Tudo menos convencional é esta música misteriosa que o quarteto explora intensamente ao longo de dez movimentos, percorrendo um leque diversificado de territórios já anteriormente visitados, mas susceptíveis de revelar insuspeitadas e interessantes (re)descobertas, relatadas em discurso colectivamente improvisado de progressão lenta. O propósito do colectivo aponta claramente no sentido da investigação pormenorizada e microscópica das texturas invulgares criadas pelas duas guitarras, eléctrica e acústica – dificilmente identificáveis como tal – sopros micro tonalistas no limite do audível e percussão espectral. A música é quase estática, ou por outra, evolui milimetricamente quase sem se dar por isso, tal como a vida no interior de um formigueiro, criando um murmúrio orgânico complexo, assaz delicado e plenamente satisfatório.

Frank Rubolino, All About Jazz

These Bay Area renegades continue to push the envelope...
A branch of improvising artists with roots on the USA West Coast flourishes on not being satisfied with the status quo. These Bay Area renegades continue to push the envelope in search of that which is truly new. Their unique experimental environment has beckoned woodwind player Kyle Bruckmann from his Midwest abode on several occasions. On this trek, he unites with Ernesto Diaz- Infante, John Shiurba, and Karen Stackpole to form a union of sound processors submerged into one bubbling caldron of atonality.

Bruckmann plays an unusual assortment of double reeds, including the oboe; its larger sized but lower pitched cousin, the English horn; and the Chinese suona, whose conical bell generates penetrating nasality. With the staccato string outbursts from Diaz-Infante and Shiurba gurgling around him, and delicately placed percussive punctuation marks from Stackpole surfacing through the cracks, Bruckmann takes eerie, calculated steps toward a world of unconventional sound production. He squeezes a tonal spectrum of high-pitched nuances out of his horns, while an irregular form of discordant cadence marks the rout-step procession into areas rhythm makers fear to tread.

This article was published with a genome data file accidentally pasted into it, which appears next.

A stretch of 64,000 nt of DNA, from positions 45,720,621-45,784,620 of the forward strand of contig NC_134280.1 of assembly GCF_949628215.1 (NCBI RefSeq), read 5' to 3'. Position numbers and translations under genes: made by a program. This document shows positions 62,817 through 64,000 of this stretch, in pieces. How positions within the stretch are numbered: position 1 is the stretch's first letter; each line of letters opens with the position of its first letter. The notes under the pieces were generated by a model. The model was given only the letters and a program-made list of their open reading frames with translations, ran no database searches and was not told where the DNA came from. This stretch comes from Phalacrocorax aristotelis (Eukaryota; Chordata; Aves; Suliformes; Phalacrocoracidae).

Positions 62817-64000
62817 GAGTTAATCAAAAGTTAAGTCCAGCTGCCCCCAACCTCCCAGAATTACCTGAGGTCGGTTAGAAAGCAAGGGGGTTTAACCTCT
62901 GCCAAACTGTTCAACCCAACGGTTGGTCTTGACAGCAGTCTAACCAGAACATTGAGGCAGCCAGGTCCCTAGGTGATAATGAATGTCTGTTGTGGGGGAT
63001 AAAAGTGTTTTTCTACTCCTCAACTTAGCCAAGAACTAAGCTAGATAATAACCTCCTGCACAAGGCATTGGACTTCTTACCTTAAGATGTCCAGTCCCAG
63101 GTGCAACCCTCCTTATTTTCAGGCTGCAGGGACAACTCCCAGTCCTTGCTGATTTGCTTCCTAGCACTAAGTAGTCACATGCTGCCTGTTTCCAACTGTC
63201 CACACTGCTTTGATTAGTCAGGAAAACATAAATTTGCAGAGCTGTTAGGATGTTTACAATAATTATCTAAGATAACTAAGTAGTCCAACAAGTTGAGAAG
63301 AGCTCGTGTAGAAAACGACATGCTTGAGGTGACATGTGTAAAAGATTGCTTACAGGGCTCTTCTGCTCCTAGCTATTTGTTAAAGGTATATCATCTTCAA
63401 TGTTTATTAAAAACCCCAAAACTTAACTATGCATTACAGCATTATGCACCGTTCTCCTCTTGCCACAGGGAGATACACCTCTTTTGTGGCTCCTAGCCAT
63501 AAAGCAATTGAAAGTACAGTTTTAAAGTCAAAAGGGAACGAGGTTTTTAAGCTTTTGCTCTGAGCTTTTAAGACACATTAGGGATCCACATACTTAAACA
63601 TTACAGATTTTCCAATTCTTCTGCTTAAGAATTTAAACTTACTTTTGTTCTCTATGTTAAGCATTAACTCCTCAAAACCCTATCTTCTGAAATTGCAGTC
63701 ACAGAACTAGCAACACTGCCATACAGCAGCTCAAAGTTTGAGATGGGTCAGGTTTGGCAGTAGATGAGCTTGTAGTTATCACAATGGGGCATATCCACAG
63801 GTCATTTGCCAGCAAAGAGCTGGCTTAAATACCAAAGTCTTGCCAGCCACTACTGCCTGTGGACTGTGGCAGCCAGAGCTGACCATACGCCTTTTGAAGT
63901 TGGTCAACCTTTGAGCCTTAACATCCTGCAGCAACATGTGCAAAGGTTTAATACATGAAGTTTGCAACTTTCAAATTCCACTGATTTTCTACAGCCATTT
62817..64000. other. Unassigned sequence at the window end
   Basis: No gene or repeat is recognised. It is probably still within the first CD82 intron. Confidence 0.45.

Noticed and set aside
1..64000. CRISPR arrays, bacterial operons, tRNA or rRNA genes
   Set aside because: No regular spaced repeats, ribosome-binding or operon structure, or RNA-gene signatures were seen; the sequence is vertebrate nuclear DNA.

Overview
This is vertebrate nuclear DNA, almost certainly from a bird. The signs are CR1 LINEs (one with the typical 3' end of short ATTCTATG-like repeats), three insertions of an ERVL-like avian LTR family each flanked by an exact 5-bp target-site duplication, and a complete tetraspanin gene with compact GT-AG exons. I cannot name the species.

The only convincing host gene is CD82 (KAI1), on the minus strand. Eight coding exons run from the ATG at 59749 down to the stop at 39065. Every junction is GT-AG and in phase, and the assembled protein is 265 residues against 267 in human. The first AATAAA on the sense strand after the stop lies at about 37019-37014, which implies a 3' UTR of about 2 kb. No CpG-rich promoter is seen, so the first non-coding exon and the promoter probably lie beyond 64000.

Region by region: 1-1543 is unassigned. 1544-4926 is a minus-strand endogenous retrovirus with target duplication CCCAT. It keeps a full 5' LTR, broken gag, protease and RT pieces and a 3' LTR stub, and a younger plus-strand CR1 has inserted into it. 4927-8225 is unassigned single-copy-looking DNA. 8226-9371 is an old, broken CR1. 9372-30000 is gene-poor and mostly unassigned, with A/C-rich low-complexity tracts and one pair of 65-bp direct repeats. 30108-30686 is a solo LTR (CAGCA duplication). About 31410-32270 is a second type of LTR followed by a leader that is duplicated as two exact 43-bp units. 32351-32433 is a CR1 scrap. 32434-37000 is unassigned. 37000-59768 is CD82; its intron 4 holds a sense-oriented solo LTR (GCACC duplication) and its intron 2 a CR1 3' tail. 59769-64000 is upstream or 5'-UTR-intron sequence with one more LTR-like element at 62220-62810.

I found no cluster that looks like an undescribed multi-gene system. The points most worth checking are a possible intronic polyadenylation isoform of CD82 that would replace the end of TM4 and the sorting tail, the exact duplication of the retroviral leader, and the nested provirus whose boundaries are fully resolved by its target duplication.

Ernesto Diaz-Infante is a charter member of the California alliance. He may be classified as a guitar player, but there is no avenue of sound he will not explore in his search for the purity residing along its corridors. Using any method available to eek stark messages from his acoustic instrument, Diaz-Infante turns the guitar into a form of primitive percussion device complete with frame raps and palm massages to counter-balance the sensitive string songs he very cautiously allows to escape from his magical bottle.

Shiurba takes the electric avenue in seeking the source of truth. From blunted notes to high- volume cascades of amplification, he coexists in this strange sound world. His instrument at times emulates a motorized vehicle rushing over the highway hitting speed bumps that jar the output to form a tangled olio of music/noise/static. Stackpole weighs her input thoughtfully using gongs, bells, and miniature forms of percussion. She splatters the canvas with intuitively placed strokes to ensure the ride will not veer toward conventionality.

When all these ethereal forces forge together, a strange new world of dawning knowledge emerges. The program gains momentum and descends in cloudbursts of multi-phonic signals to announce the collective meeting of four minds. It is music without any preconceived dictate on direction, yet the musicians arrive at their destination as though it were a planned route. The journey affords numerous challenges to the open mind, which in turn cleanses the soul through its chaste and fully unpredictable nature.

Nate Dorward, The Squid's Ear

notably on the magnificent...Strong stuff.
On Grand Mal, a set of free improvisations recorded in January 2002, Bruckmann is in the company of three Bay Area players, guitarists John Shiurba and Ernesto Diaz-Infante and percussionist Karen Stackpole. The ten improvisations are pithy expositions of sonic texture and color. This is the kind of improvisation that starts with its premisses already in place, rather than with a period of searching for them: on each track a musical situation is quickly and confidently outlined, explored, and rounded-off, sometimes in as little as two minutes. In addition to oboe, Bruckmann plays English horn and the Chinese suona on this date, though the feral sounds he gets out of them make the exact choice of instrument almost immaterial. On some tracks he squawks and clucks in a manner reminiscent of Zorn's classic duck-call period, but his specialty is the multiphonic exploration of a single held note: the results of this kind of sonic incision are not as visceral as they can be on soprano saxophone (see Stéphane Rives' Fibres for a good, recent example), but Bruckmann nonetheless gets under the skin through sheer, demented persistence, notably on the magnificent “Catatonic Posturing II”. Strong stuff.

Dan Warburton, Paris Transatlantic Magazine

Grand Mal is solid and uncompromising...